For the full press release go to Liberty

Rehabilitation Revolution? I don’t think so. Government sticks by its PCC barring legislation












The letter above is from the Minister of State for Policing and Criminal Justice, Damian Green. It is in response to the letter I sent to him on 4th October last year, following my resignation as the PCC for Avon and Somerset. I didn’t even receive an acknowledgement of the letter or any other communication until the Guardian featured the campaign in a full page spread on the 4th December. A short email then arrived from the Home Office on 6th December stating:

“A ministerial response is due shortly to your letter. Many apologies for the delay in replying.”

The response has therefore taken almost 3 months to arrive and quite frankly doesn’t answer the points in my letter. I asked the Minister two questions:

What action your government intends to take to :

• Reforming the legislation relating to the bar on PCCs and criminal convictions and;

• Taking a wider and proactive approach to the rehabilitation of ex-offenders.

On the first question the answer appears to be nothing. And this is despite the universal condemnation of the barring legislation, which conflates “seriousness” with “imprisonable offences”, and which led me and other well-qualified people to resign as PCC candidates for minor offences committed many years ago.

On the second question the response is wholly tied up with “Payment by Results”, a policy being rolled out nationally despite research on pilot schemes not yet being available. The response completely misses the many other available options which have been well tried and tested in the past and really could bring about a “rehabilitation revolution”.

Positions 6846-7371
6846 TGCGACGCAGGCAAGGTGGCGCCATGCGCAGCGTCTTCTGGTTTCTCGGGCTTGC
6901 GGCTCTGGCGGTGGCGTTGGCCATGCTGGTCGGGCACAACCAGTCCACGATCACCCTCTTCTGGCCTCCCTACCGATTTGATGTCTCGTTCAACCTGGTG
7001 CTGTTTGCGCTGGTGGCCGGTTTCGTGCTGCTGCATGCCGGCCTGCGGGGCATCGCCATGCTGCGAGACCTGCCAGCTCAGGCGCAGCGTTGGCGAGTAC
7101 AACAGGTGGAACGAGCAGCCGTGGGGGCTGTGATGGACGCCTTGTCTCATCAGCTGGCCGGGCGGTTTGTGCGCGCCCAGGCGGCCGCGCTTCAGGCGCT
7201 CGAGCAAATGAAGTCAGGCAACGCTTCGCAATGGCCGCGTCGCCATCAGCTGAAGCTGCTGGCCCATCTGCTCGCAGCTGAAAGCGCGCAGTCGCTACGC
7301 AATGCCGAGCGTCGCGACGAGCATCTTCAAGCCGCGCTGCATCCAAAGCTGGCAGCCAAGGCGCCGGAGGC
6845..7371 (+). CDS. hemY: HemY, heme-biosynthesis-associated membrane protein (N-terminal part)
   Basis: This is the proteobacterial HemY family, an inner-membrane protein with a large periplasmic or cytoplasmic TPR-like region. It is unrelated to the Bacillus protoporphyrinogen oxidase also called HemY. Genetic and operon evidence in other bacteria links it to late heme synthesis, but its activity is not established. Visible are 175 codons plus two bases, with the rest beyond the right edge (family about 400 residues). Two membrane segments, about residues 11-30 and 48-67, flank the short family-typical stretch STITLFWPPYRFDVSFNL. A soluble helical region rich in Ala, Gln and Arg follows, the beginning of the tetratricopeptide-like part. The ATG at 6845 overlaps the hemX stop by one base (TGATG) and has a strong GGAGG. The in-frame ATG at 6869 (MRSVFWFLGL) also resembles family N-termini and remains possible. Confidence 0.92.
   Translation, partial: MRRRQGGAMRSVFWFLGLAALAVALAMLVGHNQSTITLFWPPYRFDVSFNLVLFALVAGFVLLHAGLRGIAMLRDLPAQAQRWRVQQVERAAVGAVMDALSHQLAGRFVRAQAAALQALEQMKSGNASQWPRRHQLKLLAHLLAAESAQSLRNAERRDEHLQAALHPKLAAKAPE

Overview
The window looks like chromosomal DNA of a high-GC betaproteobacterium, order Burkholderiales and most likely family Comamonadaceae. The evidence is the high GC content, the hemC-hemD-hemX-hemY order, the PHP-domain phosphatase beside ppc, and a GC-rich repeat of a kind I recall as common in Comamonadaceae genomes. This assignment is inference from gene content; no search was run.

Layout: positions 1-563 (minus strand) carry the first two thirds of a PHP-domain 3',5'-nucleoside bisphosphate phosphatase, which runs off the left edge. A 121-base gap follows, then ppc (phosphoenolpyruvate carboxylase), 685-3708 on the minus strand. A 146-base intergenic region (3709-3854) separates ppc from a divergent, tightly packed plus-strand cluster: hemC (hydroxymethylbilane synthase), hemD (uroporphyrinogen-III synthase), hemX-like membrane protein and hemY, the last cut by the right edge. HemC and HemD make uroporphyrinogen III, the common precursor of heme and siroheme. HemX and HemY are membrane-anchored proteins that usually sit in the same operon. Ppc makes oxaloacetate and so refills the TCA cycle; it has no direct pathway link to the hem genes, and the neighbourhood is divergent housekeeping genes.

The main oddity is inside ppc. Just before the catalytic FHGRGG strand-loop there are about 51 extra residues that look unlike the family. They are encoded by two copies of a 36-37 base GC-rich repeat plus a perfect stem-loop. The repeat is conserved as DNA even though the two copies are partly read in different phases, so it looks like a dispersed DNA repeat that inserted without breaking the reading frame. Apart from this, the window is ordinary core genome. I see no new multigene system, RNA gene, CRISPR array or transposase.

The sentence I have most issue with is:

“I can understand how disappointing it must be to have to resign from the PCC candidacy however the Government feels that the nature of this role requires the highest standards of character- similar to that which a police officer would be held”

The implication is crystal clear. Despite a lifetime career in social care and criminal justice and being successfully vetted by the Home Office to work on security sensitive issues, my character is flawed and forever defined by two offences I committed when I was 13 years old, 46 years ago. The statement is also incorrect, for many serving police officers at every level have been convicted of imprisonable offences. In advertising recent Police and Complaints Commissioners, who will oversee complaints against the police and PCCs, the Home Office requires a lower level of barring than that of PCCs and therefore in their own words they would allow people without “the highest standards of character “ to judge the actions of the police and Police and Crime Commissioners.

I am hugely disappointed by this response on a personal level, but also once more for the message it sends to those who have found themselves in trouble with the law, no matter how long ago and how minor their offences. It underlines the wasted opportunity to truly bring about a “rehabilitation revolution” which would be of benefit to victims of crime, local communities, and taxpayers alike by recognising that people who have offended (who make up 30% of the adult male population) have worth and should be encouraged and helped to reintegrate into society, not punished for the rest of their lives.

I will be responding to the Minister. I also sent a copy of the letter to the Home Secretary, Theresa May on 4th October : I have yet to receive a reply.